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'What kind of yoga do you do?' by Sally Lander


Schools of Yoga as Represented using Popular English Biscuits (and Madonna, who isn't really a separate school) Illustration by Jon Lander


I first wrote this blog on Yoga With Your Slippers On in 2012, and things have changed a little, so I'm going to edit it. New bits will be in bold.


‘What kind of yoga do you do?’


This is a question people who do yoga get asked all the time. Some have a nice simple answer: 'Ashtanga yoga' 'Iyengar yoga' 'Bikram Yoga' The original teachers of all three schools have been accused of various levels and types of abuse since I wrote this, though they continue to have many adherents, and there is a lot to be said for each of the systems. Another popular answer is 'The kind of yoga X does'. Insert celebrity name - it's often Madonna, who is reported to have done Ashtanga and Bikram, or Gwyneth, also a fan of Ashtanga, I read.


I reply with 'Have you done any yoga?' to get a starting point. I don't like it when the answer to this is 'Hatha Yoga' because that switches me into an annoying mini-lecture. Ok, since you've asked. 'All the physical yoga we do in the west is Hatha yoga - there are other branches of yoga which are not physical. But Hatha yoga has come to mean something like 'gentle, not too specific, a bit of this and a bit of that, nothing that could hurt you' and I have a pedantic reaction against this use. The 'proper' use of the word Hatha would be a biscuit to encompass all the other biscuits. Including the Madonna biscuit.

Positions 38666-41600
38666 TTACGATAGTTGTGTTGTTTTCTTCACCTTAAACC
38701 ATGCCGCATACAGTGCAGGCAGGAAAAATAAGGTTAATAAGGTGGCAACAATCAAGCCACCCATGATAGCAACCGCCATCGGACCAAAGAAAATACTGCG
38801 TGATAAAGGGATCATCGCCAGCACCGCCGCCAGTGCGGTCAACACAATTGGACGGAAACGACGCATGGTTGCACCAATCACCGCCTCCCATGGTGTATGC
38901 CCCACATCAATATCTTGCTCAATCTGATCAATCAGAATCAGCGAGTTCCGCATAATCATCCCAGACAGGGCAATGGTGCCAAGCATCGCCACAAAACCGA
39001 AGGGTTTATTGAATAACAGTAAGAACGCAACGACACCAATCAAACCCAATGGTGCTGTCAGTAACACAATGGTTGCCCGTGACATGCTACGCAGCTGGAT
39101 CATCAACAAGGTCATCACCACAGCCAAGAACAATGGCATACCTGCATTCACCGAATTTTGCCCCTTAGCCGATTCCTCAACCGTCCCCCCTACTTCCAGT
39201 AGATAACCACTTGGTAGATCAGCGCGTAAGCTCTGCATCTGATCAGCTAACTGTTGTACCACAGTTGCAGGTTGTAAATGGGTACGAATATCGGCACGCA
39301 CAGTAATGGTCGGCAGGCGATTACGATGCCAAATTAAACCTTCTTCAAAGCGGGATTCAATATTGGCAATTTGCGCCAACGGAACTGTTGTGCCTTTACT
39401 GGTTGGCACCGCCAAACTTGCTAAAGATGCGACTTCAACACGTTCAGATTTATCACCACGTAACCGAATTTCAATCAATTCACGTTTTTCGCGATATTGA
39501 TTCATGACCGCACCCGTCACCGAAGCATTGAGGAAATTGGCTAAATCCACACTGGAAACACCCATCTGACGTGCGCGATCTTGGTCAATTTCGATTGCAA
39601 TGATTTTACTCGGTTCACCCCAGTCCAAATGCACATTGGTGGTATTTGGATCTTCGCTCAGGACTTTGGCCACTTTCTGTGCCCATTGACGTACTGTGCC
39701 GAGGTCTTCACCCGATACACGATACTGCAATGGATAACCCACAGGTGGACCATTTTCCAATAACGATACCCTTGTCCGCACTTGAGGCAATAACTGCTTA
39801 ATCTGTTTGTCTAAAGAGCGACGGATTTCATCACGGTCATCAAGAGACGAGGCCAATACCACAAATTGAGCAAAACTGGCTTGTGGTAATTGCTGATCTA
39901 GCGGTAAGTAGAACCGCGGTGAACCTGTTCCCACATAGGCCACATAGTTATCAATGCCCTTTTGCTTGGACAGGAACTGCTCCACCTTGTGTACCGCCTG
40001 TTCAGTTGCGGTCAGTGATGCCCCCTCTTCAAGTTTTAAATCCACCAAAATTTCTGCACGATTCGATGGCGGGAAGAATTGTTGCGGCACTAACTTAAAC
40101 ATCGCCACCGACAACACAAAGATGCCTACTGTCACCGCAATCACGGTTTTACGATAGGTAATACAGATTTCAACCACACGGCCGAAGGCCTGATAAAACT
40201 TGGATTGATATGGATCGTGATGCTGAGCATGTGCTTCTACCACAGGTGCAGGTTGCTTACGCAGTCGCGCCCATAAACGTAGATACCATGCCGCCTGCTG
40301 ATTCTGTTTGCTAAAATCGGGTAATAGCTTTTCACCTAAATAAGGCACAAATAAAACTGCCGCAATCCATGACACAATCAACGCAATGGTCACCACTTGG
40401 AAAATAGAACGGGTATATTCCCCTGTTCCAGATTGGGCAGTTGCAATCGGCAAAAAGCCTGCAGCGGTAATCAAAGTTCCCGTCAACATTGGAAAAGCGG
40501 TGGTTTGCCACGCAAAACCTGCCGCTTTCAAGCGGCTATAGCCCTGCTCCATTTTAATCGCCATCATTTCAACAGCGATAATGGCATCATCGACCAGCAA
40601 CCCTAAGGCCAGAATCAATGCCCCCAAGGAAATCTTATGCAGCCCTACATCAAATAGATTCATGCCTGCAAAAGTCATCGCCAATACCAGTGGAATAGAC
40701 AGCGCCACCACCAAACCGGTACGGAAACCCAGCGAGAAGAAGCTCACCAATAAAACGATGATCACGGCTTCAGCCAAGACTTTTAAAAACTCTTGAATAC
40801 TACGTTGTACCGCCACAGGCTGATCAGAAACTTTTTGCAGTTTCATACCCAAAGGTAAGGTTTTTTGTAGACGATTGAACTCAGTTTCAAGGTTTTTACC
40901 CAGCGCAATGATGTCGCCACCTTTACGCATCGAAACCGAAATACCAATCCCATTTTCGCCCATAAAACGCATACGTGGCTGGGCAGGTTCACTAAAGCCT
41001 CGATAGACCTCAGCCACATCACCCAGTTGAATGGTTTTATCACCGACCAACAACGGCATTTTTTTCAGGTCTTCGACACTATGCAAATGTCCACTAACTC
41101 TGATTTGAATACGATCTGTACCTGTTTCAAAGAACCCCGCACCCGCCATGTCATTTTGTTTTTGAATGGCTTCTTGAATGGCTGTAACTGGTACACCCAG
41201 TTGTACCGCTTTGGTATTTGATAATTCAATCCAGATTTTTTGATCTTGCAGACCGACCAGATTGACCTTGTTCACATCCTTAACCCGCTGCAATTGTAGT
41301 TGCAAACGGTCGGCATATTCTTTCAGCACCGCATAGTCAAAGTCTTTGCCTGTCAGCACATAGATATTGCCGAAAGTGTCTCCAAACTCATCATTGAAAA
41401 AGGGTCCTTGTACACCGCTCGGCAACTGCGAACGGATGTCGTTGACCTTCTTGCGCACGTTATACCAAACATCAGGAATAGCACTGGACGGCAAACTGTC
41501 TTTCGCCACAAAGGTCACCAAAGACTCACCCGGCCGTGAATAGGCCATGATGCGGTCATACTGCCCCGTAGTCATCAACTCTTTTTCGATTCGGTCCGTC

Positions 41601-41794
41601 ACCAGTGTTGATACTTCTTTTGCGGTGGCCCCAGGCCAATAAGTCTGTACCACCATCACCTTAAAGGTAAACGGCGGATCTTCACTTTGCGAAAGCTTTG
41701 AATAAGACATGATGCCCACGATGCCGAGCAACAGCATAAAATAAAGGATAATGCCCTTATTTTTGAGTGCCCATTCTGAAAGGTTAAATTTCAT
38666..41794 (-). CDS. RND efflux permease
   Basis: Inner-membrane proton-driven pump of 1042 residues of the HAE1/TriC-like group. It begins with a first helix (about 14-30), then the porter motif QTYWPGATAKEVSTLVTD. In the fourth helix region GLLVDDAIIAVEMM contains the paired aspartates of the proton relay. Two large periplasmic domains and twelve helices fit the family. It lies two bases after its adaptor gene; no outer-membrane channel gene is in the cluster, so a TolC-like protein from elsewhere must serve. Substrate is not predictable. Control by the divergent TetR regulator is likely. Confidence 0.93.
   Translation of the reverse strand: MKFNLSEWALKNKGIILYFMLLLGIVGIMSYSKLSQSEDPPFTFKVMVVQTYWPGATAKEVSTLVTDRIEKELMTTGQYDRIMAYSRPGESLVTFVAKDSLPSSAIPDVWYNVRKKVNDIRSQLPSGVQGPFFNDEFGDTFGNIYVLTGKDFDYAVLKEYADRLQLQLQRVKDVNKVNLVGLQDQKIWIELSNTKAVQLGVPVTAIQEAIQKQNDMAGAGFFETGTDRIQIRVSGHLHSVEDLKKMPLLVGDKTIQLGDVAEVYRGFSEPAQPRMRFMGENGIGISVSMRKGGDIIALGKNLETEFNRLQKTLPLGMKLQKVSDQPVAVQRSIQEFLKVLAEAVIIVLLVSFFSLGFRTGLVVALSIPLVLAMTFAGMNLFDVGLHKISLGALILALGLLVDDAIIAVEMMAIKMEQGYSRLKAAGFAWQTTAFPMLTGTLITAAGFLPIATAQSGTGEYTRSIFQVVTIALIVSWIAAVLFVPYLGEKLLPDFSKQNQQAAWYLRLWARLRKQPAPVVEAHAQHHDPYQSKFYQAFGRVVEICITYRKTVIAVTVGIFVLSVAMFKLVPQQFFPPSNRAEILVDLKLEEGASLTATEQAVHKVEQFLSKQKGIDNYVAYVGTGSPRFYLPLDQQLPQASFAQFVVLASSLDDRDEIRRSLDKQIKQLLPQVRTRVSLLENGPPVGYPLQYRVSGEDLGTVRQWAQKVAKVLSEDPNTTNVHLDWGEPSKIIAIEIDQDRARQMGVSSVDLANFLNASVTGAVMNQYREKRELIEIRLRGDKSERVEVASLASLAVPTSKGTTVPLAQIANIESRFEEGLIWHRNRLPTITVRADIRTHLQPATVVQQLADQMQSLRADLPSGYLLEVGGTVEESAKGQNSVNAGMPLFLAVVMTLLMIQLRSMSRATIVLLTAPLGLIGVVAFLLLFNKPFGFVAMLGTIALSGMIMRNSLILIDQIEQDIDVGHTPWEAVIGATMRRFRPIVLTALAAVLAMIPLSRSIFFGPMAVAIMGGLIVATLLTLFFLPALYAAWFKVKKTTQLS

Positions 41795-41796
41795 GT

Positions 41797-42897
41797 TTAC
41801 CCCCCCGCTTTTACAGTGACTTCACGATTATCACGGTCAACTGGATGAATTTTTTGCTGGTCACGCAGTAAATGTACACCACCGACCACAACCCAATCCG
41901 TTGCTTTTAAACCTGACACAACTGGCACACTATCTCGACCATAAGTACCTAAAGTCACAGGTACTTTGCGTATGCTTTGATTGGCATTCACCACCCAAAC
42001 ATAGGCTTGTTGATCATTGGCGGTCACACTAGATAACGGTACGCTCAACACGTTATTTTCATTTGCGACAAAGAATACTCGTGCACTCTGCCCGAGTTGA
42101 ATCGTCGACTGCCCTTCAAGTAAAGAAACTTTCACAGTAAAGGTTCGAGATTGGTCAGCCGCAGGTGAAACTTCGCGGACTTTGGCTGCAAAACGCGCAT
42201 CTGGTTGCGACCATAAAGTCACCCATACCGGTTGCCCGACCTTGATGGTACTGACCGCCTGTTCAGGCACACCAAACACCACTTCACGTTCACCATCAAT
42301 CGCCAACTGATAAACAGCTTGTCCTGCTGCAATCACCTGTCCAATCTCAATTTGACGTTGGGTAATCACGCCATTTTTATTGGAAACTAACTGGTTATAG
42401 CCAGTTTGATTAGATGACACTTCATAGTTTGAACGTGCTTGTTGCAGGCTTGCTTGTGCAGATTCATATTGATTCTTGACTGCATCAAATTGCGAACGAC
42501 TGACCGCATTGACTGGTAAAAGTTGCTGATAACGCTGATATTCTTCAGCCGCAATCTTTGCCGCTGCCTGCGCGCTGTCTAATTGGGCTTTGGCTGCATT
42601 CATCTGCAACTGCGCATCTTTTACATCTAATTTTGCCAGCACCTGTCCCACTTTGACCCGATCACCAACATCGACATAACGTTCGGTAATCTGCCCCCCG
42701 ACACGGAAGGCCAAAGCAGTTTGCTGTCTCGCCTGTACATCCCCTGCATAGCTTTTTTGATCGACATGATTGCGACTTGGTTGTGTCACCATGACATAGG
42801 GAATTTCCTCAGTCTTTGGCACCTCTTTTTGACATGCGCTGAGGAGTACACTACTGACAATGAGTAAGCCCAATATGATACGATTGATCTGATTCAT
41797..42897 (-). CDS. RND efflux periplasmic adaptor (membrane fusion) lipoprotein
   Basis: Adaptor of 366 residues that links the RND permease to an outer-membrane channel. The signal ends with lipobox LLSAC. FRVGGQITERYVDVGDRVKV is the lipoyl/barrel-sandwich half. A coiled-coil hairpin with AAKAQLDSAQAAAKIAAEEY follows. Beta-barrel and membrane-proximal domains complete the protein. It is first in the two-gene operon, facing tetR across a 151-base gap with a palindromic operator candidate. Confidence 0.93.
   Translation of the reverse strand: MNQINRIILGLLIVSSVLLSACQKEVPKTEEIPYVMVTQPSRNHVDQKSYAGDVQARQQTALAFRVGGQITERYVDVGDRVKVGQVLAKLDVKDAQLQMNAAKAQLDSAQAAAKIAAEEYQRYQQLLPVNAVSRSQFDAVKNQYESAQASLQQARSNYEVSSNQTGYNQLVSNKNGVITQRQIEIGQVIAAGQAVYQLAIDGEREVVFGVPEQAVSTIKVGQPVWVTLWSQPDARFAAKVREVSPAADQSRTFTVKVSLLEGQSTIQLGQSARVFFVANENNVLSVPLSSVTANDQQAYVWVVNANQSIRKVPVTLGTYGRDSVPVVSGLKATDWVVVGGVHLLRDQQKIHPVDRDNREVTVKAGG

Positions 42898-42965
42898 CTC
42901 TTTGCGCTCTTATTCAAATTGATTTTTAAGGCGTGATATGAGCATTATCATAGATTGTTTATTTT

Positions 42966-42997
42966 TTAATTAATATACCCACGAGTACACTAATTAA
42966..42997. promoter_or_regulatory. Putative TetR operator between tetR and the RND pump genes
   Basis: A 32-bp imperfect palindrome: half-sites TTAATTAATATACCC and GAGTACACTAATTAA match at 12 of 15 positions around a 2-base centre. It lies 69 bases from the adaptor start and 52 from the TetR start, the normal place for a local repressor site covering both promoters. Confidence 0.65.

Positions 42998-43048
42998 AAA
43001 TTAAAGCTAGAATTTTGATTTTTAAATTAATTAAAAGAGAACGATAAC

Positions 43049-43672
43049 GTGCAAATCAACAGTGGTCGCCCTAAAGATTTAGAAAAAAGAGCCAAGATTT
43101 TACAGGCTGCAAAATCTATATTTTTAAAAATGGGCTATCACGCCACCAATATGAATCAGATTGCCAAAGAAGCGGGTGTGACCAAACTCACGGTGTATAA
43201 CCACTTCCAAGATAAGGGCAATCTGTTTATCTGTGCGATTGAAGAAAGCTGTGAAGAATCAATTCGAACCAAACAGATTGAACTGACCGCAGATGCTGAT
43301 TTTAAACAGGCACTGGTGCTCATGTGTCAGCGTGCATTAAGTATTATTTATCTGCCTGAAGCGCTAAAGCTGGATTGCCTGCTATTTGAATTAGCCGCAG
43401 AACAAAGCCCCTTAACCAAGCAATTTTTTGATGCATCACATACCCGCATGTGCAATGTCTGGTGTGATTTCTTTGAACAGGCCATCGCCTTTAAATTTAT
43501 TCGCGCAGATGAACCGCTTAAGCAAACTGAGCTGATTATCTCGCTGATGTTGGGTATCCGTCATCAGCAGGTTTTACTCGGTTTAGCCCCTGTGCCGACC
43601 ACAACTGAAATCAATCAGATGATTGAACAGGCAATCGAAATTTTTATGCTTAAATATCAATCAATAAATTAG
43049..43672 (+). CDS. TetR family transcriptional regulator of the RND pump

Anyway, back to the main question. At a weekend workshop with Peter Blackaby the other month (I mean in 2012) my yoga was described as 'Post-Scaravelli' which I was pretty thrilled with at the time but I don't think I'll be saying that when asked by a stranger. It's a little esoteric. Vanda Scaravelli was an Italian woman who worked with some of the Indian teachers who were in the vanguard of popularising yoga in the west in the second half of the 20th century. She then trained a small group of teachers who have since trained a larger group of teachers and her work, or her style, is increasingly recognised.


Perhaps the kind of yoga I teach is about integrating breath, body, awareness. Many kinds of yoga answer to this description, so it's not specific enough. Perhaps my kind also includes response to gravity and ground. Perhaps it’s about a lineage from Krishnamacharya to Desikachar and Iyengar through Scaravelli and Mary Stewart to Chloe Fremantle and Catherine James. Perhaps it's experiential yoga - giving you some ways to understand yourself and your own body and what is good for you in various ways. Perhaps it's just what I find interesting and entertaining and useful. In the eight years since I wrote this article I think I've been increasingly influenced by my students and by what they need and want and I think we've gone down an interesting route together.

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